A Town with a Shaky Past

Sunday, June 27, took us from Tok to Valdez, Alaska.  We are beginning to remember what the weather does to asphalt highways in the winter, and it is not good.  We don't think the roads have improved a bit since we were here in 1981.  And we still prefer a well-maintained gravel road to a paved one, at least Alaska Style. 

The weather for the drive was very smoky, until we neared the coast, and then we had a mix of sunshine and fog, a la San Francisco.  While little or no wind is good for the firefighters, the smoke has been settling over much of the state and will not clear out until the wind picks up, which could interfere with our trip to Denali.  Otherwise, the smoke has been more of a nuisance than a problem.

Valdez, like Skagway, is nestled into a fjord carved out by a glacier, but the town was literally wiped out during the 1964 earthquake.  The town site has been moved further out toward the ocean on more solid ground and is quite picturesque.  While the town depends heavily on tourism, it is not a regular port of call for the cruise ships, so it has been spared the tackiness of Skagway.  Commercial fishing and, of course, the pipeline terminal are the other mainstays of the town.

The weather when we arrived was quite pleasant, with the coastal fog lifting by early afternoon.  The mountains ringing the town are literally covered with glaciers as well as a lot of waterfalls created by the runoff.   Sunday evening, we took a drive around town and Sue got a picture of a Black Bear that had just climbed out of a trash dumpster!

Monday evening the campground owner, who used to be a commercial fisherman, treated us to a Salmon Potluck dinner.  We brought the side dishes and he and his family fried up what must have been a couple hundred pounds of fresh Salmon.  That was a real treat!  He also occasionally feeds the local Bald Eagle population some of the leftover Salmon fish heads, which made for some interesting photographs.

On Tuesday we went on a ten-hour boat trip to  Columbia and Mears glaciers that proved to be very interesting.   The boat actually went into the floating ice fields.  We were able to get very close to the face of the Mears glacier and during the hour or so that we were near the face we saw probably 20 to 30 large chunks of ice "calve" off.  No good photos, though.  The face of the glacier is at least a quarter mile wide, and by the time you hear a section fall, the odds of getting a camera on it before it hits the water is pretty slim.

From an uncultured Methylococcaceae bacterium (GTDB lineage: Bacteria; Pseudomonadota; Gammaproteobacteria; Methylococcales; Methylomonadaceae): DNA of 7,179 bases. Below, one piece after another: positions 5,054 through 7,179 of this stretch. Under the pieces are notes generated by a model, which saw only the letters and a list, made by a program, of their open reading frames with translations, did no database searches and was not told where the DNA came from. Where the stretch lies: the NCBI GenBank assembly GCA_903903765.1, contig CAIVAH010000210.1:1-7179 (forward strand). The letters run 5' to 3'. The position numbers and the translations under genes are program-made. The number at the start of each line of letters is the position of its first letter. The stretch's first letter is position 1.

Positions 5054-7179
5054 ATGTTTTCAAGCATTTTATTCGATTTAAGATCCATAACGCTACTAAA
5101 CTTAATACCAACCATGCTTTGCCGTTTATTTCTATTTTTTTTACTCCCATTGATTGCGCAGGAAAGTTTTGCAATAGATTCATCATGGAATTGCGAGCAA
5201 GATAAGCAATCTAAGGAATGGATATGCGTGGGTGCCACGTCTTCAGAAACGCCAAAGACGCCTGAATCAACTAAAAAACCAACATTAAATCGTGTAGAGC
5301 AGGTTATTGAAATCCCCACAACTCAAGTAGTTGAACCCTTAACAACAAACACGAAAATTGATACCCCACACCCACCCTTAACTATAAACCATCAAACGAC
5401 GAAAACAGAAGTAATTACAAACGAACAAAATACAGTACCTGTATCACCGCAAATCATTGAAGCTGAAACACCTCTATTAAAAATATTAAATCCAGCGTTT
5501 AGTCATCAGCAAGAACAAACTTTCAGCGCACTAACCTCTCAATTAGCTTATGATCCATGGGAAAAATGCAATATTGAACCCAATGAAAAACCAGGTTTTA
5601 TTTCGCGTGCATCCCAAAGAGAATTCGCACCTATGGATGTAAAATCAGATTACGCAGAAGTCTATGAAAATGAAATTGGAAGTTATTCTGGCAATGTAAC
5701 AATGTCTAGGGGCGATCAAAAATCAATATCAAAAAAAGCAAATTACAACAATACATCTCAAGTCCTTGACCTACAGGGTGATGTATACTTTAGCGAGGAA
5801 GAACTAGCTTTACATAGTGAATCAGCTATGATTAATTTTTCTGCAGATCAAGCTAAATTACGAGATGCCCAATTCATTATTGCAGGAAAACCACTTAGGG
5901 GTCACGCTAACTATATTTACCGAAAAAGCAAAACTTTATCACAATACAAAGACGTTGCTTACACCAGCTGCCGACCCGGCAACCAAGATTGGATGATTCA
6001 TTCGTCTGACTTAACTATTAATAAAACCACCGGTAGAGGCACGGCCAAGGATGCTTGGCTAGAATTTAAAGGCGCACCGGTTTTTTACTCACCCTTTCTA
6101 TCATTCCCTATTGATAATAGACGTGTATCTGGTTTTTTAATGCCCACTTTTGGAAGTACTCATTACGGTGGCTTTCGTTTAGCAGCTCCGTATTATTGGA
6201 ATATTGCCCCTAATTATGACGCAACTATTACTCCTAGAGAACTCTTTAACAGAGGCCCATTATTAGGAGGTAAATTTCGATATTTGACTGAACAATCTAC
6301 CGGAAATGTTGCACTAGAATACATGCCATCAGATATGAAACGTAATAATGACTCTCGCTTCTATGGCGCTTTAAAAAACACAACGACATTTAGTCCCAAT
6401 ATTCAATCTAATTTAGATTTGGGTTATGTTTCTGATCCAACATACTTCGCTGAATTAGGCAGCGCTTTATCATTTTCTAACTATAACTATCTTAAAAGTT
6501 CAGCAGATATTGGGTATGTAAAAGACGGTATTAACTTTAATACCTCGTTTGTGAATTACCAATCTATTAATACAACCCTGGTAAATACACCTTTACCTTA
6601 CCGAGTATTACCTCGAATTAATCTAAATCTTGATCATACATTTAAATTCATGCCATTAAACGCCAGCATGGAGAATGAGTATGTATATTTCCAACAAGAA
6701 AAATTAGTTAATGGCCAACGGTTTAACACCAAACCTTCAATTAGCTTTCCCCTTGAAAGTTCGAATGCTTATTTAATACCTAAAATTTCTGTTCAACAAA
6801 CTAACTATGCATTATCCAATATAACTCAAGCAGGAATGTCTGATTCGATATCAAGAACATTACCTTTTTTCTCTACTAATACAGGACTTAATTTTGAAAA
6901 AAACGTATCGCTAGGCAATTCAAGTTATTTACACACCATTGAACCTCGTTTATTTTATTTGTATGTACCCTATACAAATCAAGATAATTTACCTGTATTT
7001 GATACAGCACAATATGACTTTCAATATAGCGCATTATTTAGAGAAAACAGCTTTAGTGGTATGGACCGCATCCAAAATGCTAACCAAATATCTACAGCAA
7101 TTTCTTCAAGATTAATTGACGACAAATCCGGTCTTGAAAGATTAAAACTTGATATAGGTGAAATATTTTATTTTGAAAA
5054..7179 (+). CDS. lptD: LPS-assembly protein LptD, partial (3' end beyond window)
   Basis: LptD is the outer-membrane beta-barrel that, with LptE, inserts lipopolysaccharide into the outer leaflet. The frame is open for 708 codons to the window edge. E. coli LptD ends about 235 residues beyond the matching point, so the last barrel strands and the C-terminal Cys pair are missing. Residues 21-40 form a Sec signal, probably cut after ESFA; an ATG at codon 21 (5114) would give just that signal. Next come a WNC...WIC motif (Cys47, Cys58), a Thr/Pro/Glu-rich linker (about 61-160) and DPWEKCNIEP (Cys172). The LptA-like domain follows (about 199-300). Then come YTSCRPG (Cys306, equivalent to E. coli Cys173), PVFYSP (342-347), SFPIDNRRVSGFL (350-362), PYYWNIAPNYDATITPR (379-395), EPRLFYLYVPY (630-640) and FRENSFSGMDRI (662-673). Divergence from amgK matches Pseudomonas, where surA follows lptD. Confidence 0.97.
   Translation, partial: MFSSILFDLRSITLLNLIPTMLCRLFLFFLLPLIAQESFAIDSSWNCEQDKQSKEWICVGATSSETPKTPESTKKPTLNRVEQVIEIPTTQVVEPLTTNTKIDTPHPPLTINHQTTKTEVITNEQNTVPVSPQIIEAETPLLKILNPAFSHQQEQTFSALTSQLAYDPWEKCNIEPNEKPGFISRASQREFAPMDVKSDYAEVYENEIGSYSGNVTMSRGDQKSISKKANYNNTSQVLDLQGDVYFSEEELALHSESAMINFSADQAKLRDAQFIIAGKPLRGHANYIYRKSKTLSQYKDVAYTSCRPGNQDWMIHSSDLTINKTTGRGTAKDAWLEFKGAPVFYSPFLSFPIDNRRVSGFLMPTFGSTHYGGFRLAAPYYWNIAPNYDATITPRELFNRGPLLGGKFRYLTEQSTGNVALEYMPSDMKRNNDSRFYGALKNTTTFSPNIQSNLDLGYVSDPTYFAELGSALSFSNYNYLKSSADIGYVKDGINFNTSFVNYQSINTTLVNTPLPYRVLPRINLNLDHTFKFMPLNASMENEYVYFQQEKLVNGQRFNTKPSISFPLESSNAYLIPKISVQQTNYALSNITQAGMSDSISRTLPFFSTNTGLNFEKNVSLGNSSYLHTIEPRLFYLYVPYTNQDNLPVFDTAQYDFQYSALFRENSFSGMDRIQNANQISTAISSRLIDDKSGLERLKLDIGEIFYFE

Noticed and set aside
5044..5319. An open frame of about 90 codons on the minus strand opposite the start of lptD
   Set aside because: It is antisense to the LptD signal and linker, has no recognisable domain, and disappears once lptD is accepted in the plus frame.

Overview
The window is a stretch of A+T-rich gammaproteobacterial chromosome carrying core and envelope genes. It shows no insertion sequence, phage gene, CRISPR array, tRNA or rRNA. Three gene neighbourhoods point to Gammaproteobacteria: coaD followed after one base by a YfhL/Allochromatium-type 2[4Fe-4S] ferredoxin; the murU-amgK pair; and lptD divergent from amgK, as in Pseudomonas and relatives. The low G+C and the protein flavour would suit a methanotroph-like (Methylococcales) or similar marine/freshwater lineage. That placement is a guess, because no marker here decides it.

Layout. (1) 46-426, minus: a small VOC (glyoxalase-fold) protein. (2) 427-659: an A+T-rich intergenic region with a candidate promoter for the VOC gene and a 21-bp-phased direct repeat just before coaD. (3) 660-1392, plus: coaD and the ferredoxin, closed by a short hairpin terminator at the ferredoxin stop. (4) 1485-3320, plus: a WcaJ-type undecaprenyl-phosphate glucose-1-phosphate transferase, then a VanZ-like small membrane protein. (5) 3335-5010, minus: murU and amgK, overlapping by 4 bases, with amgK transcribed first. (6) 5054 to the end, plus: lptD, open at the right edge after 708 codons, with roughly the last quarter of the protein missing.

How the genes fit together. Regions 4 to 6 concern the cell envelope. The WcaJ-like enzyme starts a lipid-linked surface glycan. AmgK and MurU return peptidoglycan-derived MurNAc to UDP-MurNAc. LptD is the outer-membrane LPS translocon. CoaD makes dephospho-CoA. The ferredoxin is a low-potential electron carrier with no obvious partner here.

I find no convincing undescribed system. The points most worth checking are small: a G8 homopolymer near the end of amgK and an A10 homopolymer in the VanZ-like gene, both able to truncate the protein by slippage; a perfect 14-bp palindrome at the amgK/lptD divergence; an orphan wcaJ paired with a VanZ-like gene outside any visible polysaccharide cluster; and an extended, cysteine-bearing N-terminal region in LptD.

Wednesday, we drive about 260 miles to Palmer, Alaska, which is a suburb of Anchorage.

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Worthington Glacier

This distinctive "split" glacier greeted us on our drive into Valdez.

Salmon Fry. . .

. . .for about 150 people. All it takes is a little margerine and some Paul Prudhomme seasoning.


A baldy sweeps in for the catch-strictly on the fly.

On the Wing

A truly imposing bird.


This baldy was perched on a dead limb right outside our coach.

Sue's Bear

Sue spotted this guy/gal making a hasty exit from the trash dumpster.

Reluctant to Leave

This guy really didn't want to leave his meal behind. Both photos from a safe distance, in the car.

Valdez Harbor

As we are headed out for our glacier cruise.

Morning Vapors

Coastal fog and very light wind made for this interesting view.

Valdez Oil Terminal

About as close as we could get. Two tankers, one empty on the left, one loaded on the right.

Checking the Charts

Sue gets a chance to visit our boat's "wheelhouse."

Columbia Icefield

This glacier calves a tremendous amount of ice, some of which makes it into the Valdez shipping channel.

Sea Otters

When they are not diving for dinner, they spend their time relaxing and floating on their backs.

Sue and Jim

The Mears Glacier is in the background.

Blue Ice

Typical of the ice that breaks off the Mears Glacier.